One of the first lessons that any income investor learns is that a high dividend yield is not enough of a reason to buy a share. Exceptionally high yields can often be a sign of distress – a warning that the market expects the dividend to be cut. So it’s equally important to pay attention to whether the dividend is likely to be sustainable.
The usual way that investors are taught to look at this is a metric called dividend cover. This is the company’s earning per share (EPS) divided by the dividend per share (DPS) – so if EPS is 50p and DPS is 25p, the dividend cover is 50÷25=2. Some investors prefer to invert the formula (making it DPS÷EPS), in which case it’s known as the payout ratio. But both amount to the same thing (dividend cover of two is equal to a payout ratio of 50%).
The greater the gap between the dividend and earnings, the more scope the company should have to maintain the dividend if earnings fall. There’s a widely accepted rule of thumb that dividend cover of two or more is fairly safe, while you should start getting nervous if it’s less than 1.5. However, certain sectors with exceptionally stable earnings – such as utilities – are assumed to be safe with much lower levels of cover.
Does dividend cover work?
Dividend cover is a very logical idea. Yet the theory that it’s a good predictor of dividend cuts doesn’t seem to have been rigorously tested. There are some signs that payout ratios may be loosely related to returns, according to James O’Shaughnessy in What Works on Wall Street (a mammoth tome that analyses the track record of hundreds of investment strategies in the US market). He found that the 10% of stocks with the highest payout ratios (lowest dividend cover) underperformed the market on average over the period from 1964 to 2009.
He also finds that the 20% of stocks with the lowest payout ratios also underperformed, while those with middle-ranking payout ratios did best. However, it’s not clear that this relationship is very strong or persistent: I tested the same strategy on the FTSE 350 using the period from 2002 to 2014 and the results were weak.
More importantly, these results provide no real insight into whether the payout ratio can indicate whether any given firm’s dividend is under immediate threat. Indeed, research by analysts at Societe Generale following the global financial crisis – when dividend cuts were common – suggests it’s probably not that useful for this purpose.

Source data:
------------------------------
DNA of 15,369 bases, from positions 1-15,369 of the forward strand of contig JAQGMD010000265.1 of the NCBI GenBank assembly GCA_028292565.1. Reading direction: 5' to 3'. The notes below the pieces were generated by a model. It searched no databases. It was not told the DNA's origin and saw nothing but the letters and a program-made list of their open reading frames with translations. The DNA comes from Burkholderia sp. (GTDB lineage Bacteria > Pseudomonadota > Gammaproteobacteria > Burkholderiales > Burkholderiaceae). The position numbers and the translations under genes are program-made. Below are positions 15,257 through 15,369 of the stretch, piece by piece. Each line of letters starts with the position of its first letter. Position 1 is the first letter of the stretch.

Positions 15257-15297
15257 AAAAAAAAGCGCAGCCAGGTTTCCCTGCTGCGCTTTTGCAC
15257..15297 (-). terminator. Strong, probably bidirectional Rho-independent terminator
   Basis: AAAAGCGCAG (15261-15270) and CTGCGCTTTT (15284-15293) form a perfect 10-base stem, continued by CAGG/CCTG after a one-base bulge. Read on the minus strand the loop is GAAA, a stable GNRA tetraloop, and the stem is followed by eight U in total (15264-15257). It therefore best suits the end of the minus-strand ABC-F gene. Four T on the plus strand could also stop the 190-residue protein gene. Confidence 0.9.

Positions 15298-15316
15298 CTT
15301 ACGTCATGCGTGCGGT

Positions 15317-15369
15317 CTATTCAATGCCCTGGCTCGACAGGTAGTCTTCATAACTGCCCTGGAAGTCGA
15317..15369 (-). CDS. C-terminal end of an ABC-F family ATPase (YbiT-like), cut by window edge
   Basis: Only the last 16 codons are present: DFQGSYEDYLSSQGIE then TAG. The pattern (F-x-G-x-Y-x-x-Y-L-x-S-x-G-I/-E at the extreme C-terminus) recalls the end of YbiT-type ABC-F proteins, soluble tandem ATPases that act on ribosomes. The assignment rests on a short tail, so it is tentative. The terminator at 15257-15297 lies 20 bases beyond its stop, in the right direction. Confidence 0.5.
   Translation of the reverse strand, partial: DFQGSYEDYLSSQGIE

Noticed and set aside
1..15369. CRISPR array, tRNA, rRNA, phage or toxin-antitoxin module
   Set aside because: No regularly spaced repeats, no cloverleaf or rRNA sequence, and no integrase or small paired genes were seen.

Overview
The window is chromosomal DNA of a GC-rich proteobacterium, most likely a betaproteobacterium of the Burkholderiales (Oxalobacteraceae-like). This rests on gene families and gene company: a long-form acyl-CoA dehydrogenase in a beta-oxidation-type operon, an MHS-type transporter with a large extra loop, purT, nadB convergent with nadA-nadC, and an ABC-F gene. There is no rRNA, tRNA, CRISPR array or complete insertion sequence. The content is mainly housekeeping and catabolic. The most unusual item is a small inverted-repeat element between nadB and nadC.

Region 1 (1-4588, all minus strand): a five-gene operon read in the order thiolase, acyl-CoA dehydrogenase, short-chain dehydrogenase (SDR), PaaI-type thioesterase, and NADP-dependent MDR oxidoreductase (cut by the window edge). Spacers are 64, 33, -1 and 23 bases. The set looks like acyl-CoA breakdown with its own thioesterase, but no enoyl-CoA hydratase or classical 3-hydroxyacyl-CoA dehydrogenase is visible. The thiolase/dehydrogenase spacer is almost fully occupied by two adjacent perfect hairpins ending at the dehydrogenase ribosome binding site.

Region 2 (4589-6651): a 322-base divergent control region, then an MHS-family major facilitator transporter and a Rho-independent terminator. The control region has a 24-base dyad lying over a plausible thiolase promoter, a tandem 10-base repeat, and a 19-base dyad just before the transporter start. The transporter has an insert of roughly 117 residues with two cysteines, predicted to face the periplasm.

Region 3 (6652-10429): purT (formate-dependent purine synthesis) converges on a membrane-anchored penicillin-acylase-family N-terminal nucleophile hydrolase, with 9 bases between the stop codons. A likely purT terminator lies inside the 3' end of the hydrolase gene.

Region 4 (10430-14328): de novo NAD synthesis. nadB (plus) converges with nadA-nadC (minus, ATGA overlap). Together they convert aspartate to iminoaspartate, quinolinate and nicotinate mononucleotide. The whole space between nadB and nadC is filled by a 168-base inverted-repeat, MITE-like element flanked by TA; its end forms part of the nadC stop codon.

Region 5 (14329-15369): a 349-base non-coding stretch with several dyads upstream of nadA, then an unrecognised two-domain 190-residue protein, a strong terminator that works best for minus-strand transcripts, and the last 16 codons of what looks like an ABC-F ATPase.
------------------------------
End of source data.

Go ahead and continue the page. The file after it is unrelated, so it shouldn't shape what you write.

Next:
They found that in 2009 around 50% of stocks that dropped their dividend altogether were in the top 40% of the market on free cashflow cover. (Free cash flow uses the amount of cash a company takes in after allowing for investment – it’s a more conservative figure than reported income, so you’d expect it to be a stronger indicator of safety.) Around a third of stocks that decreased their dividend were in the top 40%. The same pattern applied across the UK and the US, and slightly more weakly in Europe and Japan.
Watch the balance sheet
So if dividend cover doesn’t work that well, what might be more effective? One obvious candidate is the state of a company’s balance sheet (in other words, how much debt or cash it has). That’s because most firms don’t need to fund their dividends solely out of current earnings but may be able to draw down their cash reserves to keep paying when earnings go through a soft patch. Given that management are very aware that investors dislike dividend cuts, they will usually try to do this if possible.
Societe Generale’s research supports this idea. They use a fairly complicated measure of balance sheet strength called the Merton model or distance-to-default. Due to lack of space, I’m not going to try to explain exactly how this is calculated, but it works on the basis that shareholders have an option on what’s left over if all the creditors are paid off. The stronger the firm’s finances, the more that option is worth; thus firms where the dividend is weakest should have the lowest score.
The analysts looked at the relationship between significant dividend cuts (defined as a dividend of 10% or more lower than previously expected) and the results of the Merton model. You can see the results in the chart above: to summarise, from 2002 to date, 75% of dividend cuts in their database came from firms that fell in the lowest or second-lowest group under the Merton model. That implies it’s useful, though not infallible.
Unfortunately I’m not aware of a site where private investors can check how a stock scores on this metric, but the red flag is a firm with a high debt load whose shares have recently been volatile. So if you’re hunting for income bargains, it may be worth bearing that in mind.
Below, we look at how ten popular stocks score – although it is important to bear in mind that low scorers are by no means certain to cut and those with high scores are not guaranteed to be safe.
Popular stocks scored
The table below shows how ten large UK income stocks score on the Merton model. All data is from Societe Generale and is as of 1 April.
|Company||Dividend yield||Merton quintile|
|High dividend risk|
|Low dividend risk|
|British American Tobacco||4.50%||5|